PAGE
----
This week’s prompt:
A pilot, a vacation, a can of tuna
Gillian took off the jacket and pulled the regulation tie loose as soon as she was in the taxi. She sighed with relief. Not physical relief, the tie was only mildly uncomfortable; it was the mental relief of being on vacation. When had she last taken a vacation?
It was one of the things about her job that surprised her. When she became a pilot, she thought she would be seeing all these exotic places and amazing sights. Instead, she mostly saw the inside of airport lounges and long lines to get through security, even with her crew credentials.
For the first five years she was stuck on regional routes. OMA to LAX, or ATL, or ORD. Back and forth to the same cities day after day. It was no different from driving a bus. A really big airborne bus, but the feeling was the same. She no longer dreamed of traveling for holidays and vacations, now the only thing she wanted to do was go home for an entire week.
The taxi pulled up in front of her little white two story house. It sat on a hill overlooking the road, like the rest of the houses on her street did. They were all neat, a trim, nothing fancy or flashy. Just home. HOME.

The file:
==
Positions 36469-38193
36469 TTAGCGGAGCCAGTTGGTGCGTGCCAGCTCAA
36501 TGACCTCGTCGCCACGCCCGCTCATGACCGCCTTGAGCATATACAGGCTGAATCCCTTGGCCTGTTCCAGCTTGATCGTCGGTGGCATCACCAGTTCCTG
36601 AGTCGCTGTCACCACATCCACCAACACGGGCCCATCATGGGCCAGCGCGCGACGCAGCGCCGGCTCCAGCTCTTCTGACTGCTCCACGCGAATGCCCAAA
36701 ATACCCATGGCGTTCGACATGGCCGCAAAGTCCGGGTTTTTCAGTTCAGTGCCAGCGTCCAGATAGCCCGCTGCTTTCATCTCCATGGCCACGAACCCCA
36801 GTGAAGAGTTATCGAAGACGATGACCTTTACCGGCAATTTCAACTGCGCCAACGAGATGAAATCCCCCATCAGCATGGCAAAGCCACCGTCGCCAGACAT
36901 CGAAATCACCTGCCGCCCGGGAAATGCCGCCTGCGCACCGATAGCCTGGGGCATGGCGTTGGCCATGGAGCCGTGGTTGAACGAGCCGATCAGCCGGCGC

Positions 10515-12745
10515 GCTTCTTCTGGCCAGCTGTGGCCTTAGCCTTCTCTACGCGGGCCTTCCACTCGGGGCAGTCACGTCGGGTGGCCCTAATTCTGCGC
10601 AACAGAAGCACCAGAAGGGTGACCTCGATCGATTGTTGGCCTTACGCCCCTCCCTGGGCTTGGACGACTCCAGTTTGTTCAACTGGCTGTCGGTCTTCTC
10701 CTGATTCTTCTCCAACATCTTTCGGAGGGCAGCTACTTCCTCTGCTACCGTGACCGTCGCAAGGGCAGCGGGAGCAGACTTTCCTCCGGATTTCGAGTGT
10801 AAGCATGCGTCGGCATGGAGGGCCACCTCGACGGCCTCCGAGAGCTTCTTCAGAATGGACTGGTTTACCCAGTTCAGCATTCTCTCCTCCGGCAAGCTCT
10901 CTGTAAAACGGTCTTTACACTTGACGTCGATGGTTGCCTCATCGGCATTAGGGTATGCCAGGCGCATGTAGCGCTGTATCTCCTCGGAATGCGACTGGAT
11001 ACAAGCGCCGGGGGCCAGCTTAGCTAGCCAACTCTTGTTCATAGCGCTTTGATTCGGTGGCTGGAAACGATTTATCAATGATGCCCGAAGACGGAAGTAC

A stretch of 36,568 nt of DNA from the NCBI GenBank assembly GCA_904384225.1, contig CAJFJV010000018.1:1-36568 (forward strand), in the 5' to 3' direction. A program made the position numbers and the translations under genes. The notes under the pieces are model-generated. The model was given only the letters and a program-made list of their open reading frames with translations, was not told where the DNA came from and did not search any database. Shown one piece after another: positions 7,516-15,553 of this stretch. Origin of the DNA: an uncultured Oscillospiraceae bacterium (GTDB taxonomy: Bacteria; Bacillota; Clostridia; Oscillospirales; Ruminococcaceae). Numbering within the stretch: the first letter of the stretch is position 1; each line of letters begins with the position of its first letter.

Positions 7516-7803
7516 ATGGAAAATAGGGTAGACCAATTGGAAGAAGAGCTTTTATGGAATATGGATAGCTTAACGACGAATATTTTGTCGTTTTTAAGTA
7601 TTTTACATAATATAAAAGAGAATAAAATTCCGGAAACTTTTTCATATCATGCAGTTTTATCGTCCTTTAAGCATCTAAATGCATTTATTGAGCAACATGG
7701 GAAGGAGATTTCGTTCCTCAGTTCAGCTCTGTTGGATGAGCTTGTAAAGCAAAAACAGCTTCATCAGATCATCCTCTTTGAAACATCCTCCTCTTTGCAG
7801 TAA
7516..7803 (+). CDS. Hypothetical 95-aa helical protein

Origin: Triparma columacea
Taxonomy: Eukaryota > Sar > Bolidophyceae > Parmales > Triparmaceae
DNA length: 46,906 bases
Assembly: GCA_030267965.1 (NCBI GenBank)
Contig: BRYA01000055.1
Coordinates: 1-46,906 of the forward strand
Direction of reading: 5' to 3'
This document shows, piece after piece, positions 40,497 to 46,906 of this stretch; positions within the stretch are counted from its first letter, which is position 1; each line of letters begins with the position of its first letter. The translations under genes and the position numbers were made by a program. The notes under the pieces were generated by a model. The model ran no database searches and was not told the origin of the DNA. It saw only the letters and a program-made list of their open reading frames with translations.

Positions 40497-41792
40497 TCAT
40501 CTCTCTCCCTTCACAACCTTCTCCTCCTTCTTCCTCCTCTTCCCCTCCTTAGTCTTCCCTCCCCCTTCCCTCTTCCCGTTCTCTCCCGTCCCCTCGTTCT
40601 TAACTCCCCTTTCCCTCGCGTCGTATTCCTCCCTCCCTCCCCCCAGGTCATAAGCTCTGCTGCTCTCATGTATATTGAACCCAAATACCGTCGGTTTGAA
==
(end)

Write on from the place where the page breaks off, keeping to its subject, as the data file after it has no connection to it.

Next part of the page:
Gillian swiped her card, left a tip and puled her bag from the trunk. The car drove away, off to find another fare. She hauled the heavy bag up the battered old concrete steps and rolled it up onto her porch. The storm door squeaked as it always did, and Gillian thought how she needed to oil the hinges. She always thought that and never did. Her keys jingled and rattled as she unlocked the door and she was inside. Home for five straight days.
“Abigail, I’m home!” She called out as she shut and locked the door behind her, leaving her bag propped up against the wall and kicking off her shoes. She leaned into the stairwell and called up.
“No need to sulk, I already know I am late. Come down here and we can have dinner.” Gillian did not wait for a response. She headed into the kitchen. Grabbed a glass and filled it with water from the fridge before opening the cabinet. She pulled out a can and plugged in the can opener.
Like magic, she heard Abigail approaching from somewhere deeper in the house.
“Hey there, honey,” Gillian said with a smile, turning around. “I missed you.” She placed the open can of tuna on the floor and smiled as the fat grey cat stuck her face in it and started to purr loudly.
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